"I'm happy for you," Balki smiles, "Now let's go!"  Balki hurries to get his jacket from the door.  "Where?" Larry asks.  "Where?  We've got to go to the hospital to visit Mr. Twinkacetti.  He broke his leg, remember?"  "Yeah, I remember," Larry hesitates, "but I'm not going."  "But . . . you promised," Balki says, following Larry to the kitchen.  He then sadly asks, "Does this mean we're not going out for ice cream, either?"  "Balki, I agreed to our little field trip before I had a date with Bonnie," Larry explains, "I don't want to risk missing that date by getting sick.  Hospitals are crawling with germs."  Larry pops open a can of soda.  "What germs is?" Balki asks.  "Germs.  They're little, tiny living organisms that cause sickness, disease and death," Larry explains, "They're all over.  Every place."  Balki looks around them warily.  "Are there any here now?" he asks.  "You betcha," Larry assures him as he walks to the chair to sit down, "They're all over the place.  On this table.  On that couch.  All over this can."  Balki looks at Larry with concern, then walks over and presses the back of his hand to Larry's forehead.  Balki sits on the couch and gently informs Larry, "I don't see anything."

"Nobody can see them," Larry says, "They are . . . they're . . . they're tiny.  They're microscopic.  See, germs are little, tiny things that travel through the air and they get into your body and they make you sick."  Balki speaks gently to Larry as if he is crazy, saying, "Tell me about these invisible creatures . . . do they have a leader?"  "Okay, Balki," Larry sighs, "You may not believe it but germs are real.  I should know.  Every time there was something really important in my life germs ruined it for me.  I missed my sixth grade graduation.  I missed the spelling bee, and I was a shoo in!  I missed my junior prom all because of germs.  And I am not going to miss Bonnie Kleinschmidt!"  "Okay, I go to the hospital," Balki states, "You stay here.  I go visit our boss.  And when he says 'Where's Appleton?' I'll say, 'Oh him?  He's at home hiding from little invisible things that are out to get him.'"  Balki hits the side of his head in frustration.  "Okay, five minutes," Larry agrees, "No more."  He gets up to leave with Balki, who assures him as he picks up a magazine, "Don't worry!  I'll watch out for germs."  Balki uses the magazine to hit the table, then points to the spot and announces, "Got him!"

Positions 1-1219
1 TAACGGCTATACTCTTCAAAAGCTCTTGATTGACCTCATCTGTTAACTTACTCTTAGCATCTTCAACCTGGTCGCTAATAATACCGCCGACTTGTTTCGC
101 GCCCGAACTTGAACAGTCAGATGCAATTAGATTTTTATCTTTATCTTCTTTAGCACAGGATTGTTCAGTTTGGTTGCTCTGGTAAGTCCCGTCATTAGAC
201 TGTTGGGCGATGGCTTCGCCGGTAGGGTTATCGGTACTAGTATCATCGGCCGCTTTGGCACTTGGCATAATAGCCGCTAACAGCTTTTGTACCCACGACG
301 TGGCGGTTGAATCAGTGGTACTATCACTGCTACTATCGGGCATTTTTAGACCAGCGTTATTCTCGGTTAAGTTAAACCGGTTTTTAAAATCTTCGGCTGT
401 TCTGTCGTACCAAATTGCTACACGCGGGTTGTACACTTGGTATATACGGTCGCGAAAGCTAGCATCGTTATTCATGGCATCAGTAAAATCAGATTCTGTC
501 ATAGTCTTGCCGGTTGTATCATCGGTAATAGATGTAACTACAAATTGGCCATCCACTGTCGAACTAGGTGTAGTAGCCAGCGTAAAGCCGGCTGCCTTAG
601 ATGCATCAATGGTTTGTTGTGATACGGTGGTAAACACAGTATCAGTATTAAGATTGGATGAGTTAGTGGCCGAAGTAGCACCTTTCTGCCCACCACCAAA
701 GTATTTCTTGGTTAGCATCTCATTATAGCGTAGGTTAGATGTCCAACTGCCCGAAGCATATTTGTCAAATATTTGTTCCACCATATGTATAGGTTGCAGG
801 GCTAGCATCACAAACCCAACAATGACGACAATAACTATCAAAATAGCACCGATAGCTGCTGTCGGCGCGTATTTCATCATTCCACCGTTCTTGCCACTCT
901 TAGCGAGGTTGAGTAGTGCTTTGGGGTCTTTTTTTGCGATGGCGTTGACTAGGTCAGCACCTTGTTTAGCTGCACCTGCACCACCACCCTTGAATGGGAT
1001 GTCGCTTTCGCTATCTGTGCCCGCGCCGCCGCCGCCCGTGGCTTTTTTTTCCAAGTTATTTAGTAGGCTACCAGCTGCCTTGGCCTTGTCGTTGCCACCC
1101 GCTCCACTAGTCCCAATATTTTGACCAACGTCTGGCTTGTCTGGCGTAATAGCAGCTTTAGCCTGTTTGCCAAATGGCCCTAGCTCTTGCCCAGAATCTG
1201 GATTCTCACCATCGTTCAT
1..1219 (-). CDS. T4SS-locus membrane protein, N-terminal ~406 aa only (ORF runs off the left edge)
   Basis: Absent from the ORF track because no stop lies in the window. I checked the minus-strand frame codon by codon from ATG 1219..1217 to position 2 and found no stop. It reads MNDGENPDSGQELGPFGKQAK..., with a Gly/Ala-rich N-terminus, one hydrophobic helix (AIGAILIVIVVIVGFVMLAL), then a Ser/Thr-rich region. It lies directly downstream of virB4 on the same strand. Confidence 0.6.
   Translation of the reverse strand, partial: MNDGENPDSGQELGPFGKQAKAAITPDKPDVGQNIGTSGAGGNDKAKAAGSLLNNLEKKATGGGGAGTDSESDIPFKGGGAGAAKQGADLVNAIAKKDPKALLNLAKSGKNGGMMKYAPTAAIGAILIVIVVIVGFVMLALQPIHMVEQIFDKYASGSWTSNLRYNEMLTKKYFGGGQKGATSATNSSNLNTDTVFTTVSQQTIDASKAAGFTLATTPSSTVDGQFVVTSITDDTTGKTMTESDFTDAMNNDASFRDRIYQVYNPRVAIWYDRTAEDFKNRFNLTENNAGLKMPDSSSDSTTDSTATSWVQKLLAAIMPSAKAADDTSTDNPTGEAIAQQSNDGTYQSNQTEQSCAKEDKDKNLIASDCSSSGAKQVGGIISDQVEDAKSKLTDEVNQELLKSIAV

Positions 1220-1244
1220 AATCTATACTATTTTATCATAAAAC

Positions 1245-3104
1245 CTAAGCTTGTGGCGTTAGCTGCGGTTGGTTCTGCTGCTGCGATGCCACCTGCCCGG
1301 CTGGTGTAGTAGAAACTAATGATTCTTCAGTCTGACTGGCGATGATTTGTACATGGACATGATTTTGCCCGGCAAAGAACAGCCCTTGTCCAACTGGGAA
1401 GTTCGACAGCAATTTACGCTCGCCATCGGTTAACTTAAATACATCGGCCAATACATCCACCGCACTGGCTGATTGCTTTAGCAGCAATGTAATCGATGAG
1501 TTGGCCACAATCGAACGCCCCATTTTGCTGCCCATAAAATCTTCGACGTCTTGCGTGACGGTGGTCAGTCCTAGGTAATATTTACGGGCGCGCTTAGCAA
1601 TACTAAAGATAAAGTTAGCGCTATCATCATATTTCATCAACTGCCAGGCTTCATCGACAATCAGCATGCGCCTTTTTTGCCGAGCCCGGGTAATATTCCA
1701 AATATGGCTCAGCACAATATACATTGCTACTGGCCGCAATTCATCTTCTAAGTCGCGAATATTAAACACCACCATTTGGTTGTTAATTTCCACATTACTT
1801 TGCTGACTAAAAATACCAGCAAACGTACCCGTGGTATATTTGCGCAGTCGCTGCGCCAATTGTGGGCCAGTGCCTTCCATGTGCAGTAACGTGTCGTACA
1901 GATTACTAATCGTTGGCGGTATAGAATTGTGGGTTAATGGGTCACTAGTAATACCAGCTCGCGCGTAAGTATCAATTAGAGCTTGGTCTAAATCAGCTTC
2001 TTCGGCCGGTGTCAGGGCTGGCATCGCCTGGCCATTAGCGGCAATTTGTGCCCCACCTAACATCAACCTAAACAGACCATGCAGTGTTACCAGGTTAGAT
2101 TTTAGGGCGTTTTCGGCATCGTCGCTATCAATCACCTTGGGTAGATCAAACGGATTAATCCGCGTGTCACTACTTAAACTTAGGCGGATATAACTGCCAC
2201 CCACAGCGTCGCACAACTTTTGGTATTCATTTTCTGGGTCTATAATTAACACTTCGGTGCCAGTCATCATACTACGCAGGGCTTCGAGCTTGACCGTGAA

At the hospital, Larry is standing just inside a private room waiting for Balki to catch up with him.  Balki enters, looking happy.  "Boy, American hospitals are wonderful," Balki says, "Do they keep the animals on another floor?"  "Yes," Larry answers flippantly, "Now can we just say 'get well' and get out of here?  This place is crawling with germs."  Balki reaches over and picks up a bedpan from a nearby desk.  "A Mypos army helmet!" he exclaims, and proceeds to put it on his head and salute.  Larry is mortified.  "Balki . . . Balki, take that off.  It is not a helmet."  "What is it?" Balki asks.  "It, oh . . . it, oh . . . itís not a helmet," Larry insists.  Balki takes it off and sets it back down.  "Okay, now we have three minutes," Larry says, checking his watch.  He walks to the bed which is surrounded by curtains and pulls them aside.  "Hello, Mr. Twinkacetti!" Balki says cheerfully.  "Don't tell me . . . you're here for your lobotomy," Mr. Twinkacetti scowls.  "No, we didn't come for fun," Balki assures him, "We came to visit you."

"Hello, Mr. Twinkacetti," Larry says, "I'm . . . I'm sorry about your leg.  See you later."  Larry turns to leave and Balki follows.  "Thanks," Mr. Twinkacetti says absently, then calls them back, saying, "Oh, before you go, here . . . lower my leg.  You use the crank and you hold my foot gently.  It hurts."  Larry and Balki return.  Larry holds Twinkacetti's leg as Balki tries to work the crank.  "Gently!" Twinkacetti reminds them.  "Uh . . . stuck," Balki reports about the crank.  "Stuck?" Twinkacetti asks.  "Well, uh . . . just press the release," Larry suggests.  "No!" Twinkacetti cries, but he's too late.  Balki presses the release and the counterweight falls, pulling Twinkacetti's leg up into the air.  He screams with pain.  Larry leaps forward and grabs Twinkacetti's leg and quickly lowers it, causing him even more pain.  "Get out!" Twinkacetti barks, "Out!  Now!"